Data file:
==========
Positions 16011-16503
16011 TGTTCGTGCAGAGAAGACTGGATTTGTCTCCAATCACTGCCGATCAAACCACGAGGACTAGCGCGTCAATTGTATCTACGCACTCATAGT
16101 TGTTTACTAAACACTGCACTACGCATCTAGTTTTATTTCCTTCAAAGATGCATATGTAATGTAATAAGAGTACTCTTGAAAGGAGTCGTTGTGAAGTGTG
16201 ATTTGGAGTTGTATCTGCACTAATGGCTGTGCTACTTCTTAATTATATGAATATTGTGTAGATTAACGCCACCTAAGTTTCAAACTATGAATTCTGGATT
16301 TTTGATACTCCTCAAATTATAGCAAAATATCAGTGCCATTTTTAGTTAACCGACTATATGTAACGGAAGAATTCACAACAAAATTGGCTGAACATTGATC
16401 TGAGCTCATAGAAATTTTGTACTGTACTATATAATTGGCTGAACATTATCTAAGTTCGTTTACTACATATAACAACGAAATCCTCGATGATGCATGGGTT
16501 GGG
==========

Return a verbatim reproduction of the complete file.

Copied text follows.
Positions 16011-16503
16011 TGTTCGTGCAGAGAAGACTGGATTTGTCTCCAATCACTGCCGATCAAACCACGAGGACTAGCGCGTCAATTGTATCTACGCACTCATAGT
16101 TGTTTACTAAACACTGCACTACGCATCTAGTTTTATTTCCTTCAAAGATGCATATGTAATGTAATAAGAGTACTCTTGAAAGGAGTCGTTGTGAAGTGTG
16201 ATTTGGAGTTGTATCTGCACTAATGGCTGTGCTACTTCTTAATTATATGAATATTGTGTAGATTAACGCCACCTAAGTTTCAAACTATGAATTCTGGATT
16301 TTTGATACTCCTCAAATTATAGCAAAATATCAGTGCCATTTTTAGTTAACCGACTATATGTAACGGAAGAATTCACAACAAAATTGGCTGAACATTGATC
16401 TGAGCTCATAGAAATTTTGTACTGTACTATATAATTGGCTGAACATTATCTAAGTTCGTTTACTACATATAACAACGAAATCCTCGATGATGCATGGGTT
16501 GGG